It was a wonderful culmination to a 1 1/2 years of work with Joyce. She has been very patient with both me & my dogs. They love this game and it has been a tool for me to become closer to them and participate in something that they love to do. And Now, onto Level 2!!
Martha Schostal and Milo
Tuesday, March 13th, 2012
This post shares two stories from students who were at the Elmira trial last week. The first is a report from one of my students who had some great hunts and shared a very astute analysis of the two afternoon elements that she missed. I’m totally impressed with her ability to recall so clearly what was happening. Many of us [for instance... ME!] struggle to remember all that went on during an element search let alone recalling the whole thing a day or so later LOL. Most identifying info has been changed although this handler did give me permission to post her report. The second report shares the wins from Pat and Winsome Will.
First up -exterior. My dog smoked this. 3rd fastest time – 26 seconds. She never even thought about peeing in the grass. Then to the vehicles. She was a bit distracted by the birds (she wanted to chase them), but quickly got into search mode. She found the tire pretty quickly that had the hide and initially alerted to the top of the tire. I hesitated and she hit on the bottom of the tire – sticking her nose in the hub-cap. Good thing I hesitated, as the hide was on the bottom not the top. The judge even said she thought I was going to call it on the top of the tire as my dog gave a pretty good alert.
In the afternoon though, things didn’t go as well. In the container search my dog stopped on a box, pushed it with her nose, put her paw on it and looked at me. Sounds like an alert right? I called it but we were off by one box – she fringed on that, so no title for us. I was pretty bummed but tried to look upon the interior element as a good training opportunity. It was in a classroom and she pretty quickly figured out which side of the room the hide was on. She narrowed it down to a desk. She alerted on the corner of the desk and again I hesitated. She then tried to stick her head further under the desk and couldn’t figure out how to get under the desk further so pulled her head back out, hit the corner with her nose again and looked at me. I called it – another miss. The hide was under the desk chair that was under the desk. I guess the scent pooled up from the chair and collected under the desk. Since she had given me two solid looks and an attempt to crawl under the desk more, I was sure she had nailed it. The judge said she would have believed those alerts as well and was pretty sure that my dog thought she had found the source as well.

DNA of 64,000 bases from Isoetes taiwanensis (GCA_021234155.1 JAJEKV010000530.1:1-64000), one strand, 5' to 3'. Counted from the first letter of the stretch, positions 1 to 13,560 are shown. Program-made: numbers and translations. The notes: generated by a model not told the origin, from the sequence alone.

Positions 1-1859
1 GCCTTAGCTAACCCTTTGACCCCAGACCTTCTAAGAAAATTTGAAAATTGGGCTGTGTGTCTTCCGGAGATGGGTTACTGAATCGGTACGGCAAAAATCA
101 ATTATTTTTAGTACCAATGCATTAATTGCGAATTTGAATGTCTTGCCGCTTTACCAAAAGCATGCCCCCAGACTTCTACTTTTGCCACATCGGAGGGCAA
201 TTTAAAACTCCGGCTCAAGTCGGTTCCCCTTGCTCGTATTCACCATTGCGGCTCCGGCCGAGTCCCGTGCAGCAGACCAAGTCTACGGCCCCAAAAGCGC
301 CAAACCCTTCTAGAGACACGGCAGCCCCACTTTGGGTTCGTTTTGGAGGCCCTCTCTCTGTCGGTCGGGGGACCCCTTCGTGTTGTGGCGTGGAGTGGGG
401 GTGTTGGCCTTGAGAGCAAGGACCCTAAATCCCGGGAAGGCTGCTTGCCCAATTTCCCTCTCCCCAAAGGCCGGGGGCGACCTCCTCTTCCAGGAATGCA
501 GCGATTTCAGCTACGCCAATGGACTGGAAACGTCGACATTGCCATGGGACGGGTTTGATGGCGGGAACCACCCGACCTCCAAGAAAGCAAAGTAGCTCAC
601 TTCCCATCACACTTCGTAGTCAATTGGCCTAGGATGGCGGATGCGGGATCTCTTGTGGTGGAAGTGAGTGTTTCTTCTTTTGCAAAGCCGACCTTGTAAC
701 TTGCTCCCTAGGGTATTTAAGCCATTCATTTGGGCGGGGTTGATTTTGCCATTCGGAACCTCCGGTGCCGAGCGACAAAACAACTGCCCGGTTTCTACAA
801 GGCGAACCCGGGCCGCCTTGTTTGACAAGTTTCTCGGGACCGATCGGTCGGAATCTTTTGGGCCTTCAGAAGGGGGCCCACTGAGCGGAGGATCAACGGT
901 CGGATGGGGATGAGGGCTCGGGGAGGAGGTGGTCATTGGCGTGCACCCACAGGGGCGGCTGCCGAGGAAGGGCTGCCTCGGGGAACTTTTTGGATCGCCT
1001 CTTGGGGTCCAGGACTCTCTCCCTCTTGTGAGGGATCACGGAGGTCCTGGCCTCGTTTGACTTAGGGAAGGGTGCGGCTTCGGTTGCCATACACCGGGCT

So what started out so well (both exterior and vehicle were 20 something second finds) ended with 2 false alerts on container and interior. I would have guessed those to have been our strongest elements……..
Report from Pat & Will…
My biggest concern for the trial elements was the exterior since this is where we have had trouble in the past so when we did the walk through I was glad to see that the exterior search area was very much like the exterior of a building where we have been practicing.
Our first element was the exterior: There was a covered walkway leading to the exterior search area with the start line at the end of the walkway. The area perimeter encompassed a wall to the right then a turn along that wall to an outside corner and another wall. There was also concrete, dirt and grass in the area. Will walked to the right along the wall and checked out a pipe, made a turn to the left and checked out a grassy clump, made another turn to the right and walked directly to the corner of the two walls and alerted…YEA
Second was the container search in the gym. I was hoping Will was not going to start playing with the boxes like he did on Wednesday practice, ask Cindy:o). Anyway the set up was a big oval/circular pattern and two rows of boxes in the middle. Will chose to go right so I kept him on my left as he sniffed his way to the top of the oval/circle and stopped to put his paw on a box, I thought, oh, now here we go, he’s going to play, but he corrected himself and turned to the box next to him and alerted…Whew..
During the lunch break we went down the road to a big closed campground where he stretched out, pottied and found many sticks.